Pin-Up: The Tragedy of Betty Grable
Cary Grant: A Touch of Elegance
The Making of The African Queen
Movie stars in the 1930s and early 1940s had a place in the American consciousness that has never been equaled since. So that even a photograph of Myrna Loy, for example, could evoke much of the wit and romance of 1930s comedy; just as later on Betty Grable, the most popular woman star of the 1940s, seemed to incarnate all that decade’s banality. Now Myrna Loy tells us, in her autobiography, how the two of them actually met—early in the war, when Loy’s popularity was somewhat waning (she had temporarily retired from the screen to do war work) and Grable’s was at its height. Loy had prevailed on Grable—whom she found she liked (“a game gal, direct and unaffected”)—to do an impromptu show for the wounded at a Staten Island military hospital. But when she came to pick her up the next morning, Grable was complaining of a hangover: “Harry James and I were out on the town last night.” Loy told their driver to stop at “a little road-house” where she made Grable “take some beer to appease the gremlins,” and they went on. It’s almost like a scene from one of her movies with Jean Harlow—Libeled Lady, for example—with Loy dealing generously and warmly with this other, very different sort of woman. They arrived at the hospital, and Grable, Loy tells us, was “a sensation”:
Can you imagine? This was the pinup girl of the Navy, the Army, and the Marine Corps. They were so thrilled, so excited—some of them shy, some of them forward—and she was absolutely terrific, which wasn’t easy in her condition, particularly since she hadn’t been prepared for all that horror. Overcome at one point in the burn ward she sat down on the edge of an empty bed, looking up at me like a little girl ashamed of being naughty. “That’s all right,” I said. “You can sit and rest.” …So she stayed quite a while…giving kisses and autographs, putting her lip-prints on plaster casts as the men moved joyfully around her, some on crutches, some legless in wheelchairs.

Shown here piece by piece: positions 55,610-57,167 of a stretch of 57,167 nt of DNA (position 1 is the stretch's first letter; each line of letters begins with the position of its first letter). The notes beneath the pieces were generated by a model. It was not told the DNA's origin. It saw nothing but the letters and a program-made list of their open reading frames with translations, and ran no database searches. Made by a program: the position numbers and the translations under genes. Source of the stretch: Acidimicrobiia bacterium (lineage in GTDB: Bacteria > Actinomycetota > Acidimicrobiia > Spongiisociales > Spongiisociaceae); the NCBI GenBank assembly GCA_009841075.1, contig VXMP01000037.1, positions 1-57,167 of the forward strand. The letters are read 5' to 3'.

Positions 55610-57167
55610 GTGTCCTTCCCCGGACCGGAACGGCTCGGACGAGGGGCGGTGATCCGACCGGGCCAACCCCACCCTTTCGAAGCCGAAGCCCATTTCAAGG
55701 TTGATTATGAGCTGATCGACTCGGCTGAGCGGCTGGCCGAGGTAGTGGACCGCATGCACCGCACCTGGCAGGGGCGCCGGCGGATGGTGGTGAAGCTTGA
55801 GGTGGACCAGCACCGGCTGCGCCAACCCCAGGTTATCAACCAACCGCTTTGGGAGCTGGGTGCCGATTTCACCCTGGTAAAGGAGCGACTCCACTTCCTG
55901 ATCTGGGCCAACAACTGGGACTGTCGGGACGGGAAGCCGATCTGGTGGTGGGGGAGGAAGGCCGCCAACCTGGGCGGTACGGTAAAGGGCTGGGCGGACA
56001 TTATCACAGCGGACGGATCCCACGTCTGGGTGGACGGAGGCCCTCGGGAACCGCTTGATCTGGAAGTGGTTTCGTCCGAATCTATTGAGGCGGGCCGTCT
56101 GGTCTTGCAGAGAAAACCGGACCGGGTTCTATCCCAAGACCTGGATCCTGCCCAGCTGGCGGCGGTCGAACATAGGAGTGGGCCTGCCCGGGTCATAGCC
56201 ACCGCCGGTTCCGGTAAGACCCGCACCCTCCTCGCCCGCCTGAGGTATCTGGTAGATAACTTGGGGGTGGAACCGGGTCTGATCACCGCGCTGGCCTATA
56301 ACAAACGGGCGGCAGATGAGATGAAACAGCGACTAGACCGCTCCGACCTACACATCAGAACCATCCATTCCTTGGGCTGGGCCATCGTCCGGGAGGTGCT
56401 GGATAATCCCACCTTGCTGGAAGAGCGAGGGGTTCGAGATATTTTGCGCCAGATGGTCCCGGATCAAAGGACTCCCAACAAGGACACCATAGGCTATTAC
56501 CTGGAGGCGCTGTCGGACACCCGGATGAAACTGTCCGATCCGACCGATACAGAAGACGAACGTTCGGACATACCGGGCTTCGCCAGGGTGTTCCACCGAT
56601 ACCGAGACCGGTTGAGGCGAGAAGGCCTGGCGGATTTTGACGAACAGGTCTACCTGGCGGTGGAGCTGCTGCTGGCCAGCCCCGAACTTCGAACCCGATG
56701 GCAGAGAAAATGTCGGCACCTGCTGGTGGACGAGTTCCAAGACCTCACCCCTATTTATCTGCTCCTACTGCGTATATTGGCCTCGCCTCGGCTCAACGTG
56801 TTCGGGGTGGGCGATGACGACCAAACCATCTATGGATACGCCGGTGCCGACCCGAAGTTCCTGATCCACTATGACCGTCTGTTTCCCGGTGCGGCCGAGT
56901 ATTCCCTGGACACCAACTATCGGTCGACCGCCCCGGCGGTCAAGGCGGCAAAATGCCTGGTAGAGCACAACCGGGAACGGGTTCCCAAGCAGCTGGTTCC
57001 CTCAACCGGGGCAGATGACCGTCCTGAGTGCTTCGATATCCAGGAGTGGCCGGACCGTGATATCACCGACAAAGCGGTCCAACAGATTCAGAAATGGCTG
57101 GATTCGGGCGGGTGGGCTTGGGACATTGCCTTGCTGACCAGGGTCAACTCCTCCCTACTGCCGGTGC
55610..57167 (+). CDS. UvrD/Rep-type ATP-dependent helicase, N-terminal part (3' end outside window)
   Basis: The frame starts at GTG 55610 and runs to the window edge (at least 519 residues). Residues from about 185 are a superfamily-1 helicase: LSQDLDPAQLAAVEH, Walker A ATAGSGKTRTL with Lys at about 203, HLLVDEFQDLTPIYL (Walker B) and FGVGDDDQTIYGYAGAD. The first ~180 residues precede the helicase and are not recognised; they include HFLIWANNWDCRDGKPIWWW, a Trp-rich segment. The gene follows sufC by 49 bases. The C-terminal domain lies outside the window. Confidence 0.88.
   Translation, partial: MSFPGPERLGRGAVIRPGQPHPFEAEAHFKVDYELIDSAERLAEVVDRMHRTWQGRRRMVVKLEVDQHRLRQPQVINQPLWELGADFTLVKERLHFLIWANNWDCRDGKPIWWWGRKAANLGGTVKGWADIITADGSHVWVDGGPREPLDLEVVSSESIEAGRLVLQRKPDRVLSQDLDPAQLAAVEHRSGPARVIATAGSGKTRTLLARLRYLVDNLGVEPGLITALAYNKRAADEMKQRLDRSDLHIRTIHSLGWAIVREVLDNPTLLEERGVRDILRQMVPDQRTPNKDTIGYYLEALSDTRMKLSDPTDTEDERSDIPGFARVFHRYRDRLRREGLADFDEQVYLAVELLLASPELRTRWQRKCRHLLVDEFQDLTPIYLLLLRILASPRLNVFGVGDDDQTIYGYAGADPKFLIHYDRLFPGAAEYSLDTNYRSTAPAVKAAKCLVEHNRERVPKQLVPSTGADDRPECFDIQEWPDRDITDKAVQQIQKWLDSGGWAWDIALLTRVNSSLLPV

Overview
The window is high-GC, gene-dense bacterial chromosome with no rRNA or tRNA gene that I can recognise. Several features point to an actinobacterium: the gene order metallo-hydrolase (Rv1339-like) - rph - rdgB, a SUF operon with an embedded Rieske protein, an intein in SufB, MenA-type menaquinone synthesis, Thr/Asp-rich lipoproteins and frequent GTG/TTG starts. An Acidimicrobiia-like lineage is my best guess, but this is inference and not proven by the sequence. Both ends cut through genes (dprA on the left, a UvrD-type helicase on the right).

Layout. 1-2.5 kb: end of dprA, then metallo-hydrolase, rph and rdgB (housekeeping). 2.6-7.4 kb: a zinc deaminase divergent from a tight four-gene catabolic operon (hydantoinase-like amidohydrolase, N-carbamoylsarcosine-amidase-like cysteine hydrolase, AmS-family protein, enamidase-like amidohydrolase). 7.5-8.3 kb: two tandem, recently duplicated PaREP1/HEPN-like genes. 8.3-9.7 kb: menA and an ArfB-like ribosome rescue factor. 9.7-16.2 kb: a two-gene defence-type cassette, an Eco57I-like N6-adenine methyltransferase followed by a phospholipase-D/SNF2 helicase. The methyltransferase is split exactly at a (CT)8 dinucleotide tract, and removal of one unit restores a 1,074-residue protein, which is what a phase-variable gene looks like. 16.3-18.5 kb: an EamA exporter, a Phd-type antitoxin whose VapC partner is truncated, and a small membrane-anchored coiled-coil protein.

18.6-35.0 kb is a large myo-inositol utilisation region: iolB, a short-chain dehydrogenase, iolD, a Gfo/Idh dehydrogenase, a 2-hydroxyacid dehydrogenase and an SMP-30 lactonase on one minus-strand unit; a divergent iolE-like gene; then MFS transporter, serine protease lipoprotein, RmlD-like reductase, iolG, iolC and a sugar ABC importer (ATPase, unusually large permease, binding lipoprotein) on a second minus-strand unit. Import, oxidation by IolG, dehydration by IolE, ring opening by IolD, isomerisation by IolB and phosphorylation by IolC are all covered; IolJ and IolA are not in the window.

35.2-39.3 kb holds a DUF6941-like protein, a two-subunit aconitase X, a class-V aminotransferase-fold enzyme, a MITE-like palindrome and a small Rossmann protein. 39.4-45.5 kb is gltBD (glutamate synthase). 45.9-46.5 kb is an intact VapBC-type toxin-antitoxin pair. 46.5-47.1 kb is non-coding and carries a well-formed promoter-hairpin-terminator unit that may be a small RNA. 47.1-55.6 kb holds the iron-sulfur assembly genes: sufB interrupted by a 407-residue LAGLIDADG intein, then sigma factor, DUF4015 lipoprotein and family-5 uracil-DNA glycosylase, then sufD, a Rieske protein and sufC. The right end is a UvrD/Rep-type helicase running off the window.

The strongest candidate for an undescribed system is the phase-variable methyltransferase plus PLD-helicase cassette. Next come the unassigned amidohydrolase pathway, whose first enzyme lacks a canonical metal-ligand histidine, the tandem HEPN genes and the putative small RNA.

Grable was a distraction from “all that horror”: you see her turning away from it in Frank Powolny’s famous pinup photo—who needs it anyway?—smiling back at us over a provocatively upraised shoulder, with her high heels and her upswept hairdo, showing us her trim little backside in a gleaming white bathing suit (in fact, her biographer tells us, she was turning away because she was pregnant). This inelegant image, as different from almost any of Myrna Loy’s as could be imagined, was the most widely circulated pinup in history (five million copies distributed free to American servicemen during the war), and had a force that went far beyond its obvious erotic message. It was an image of American tackiness: consoling, sustaining, inescapable—about to take over the world, in fact. Sexy, of course, but…
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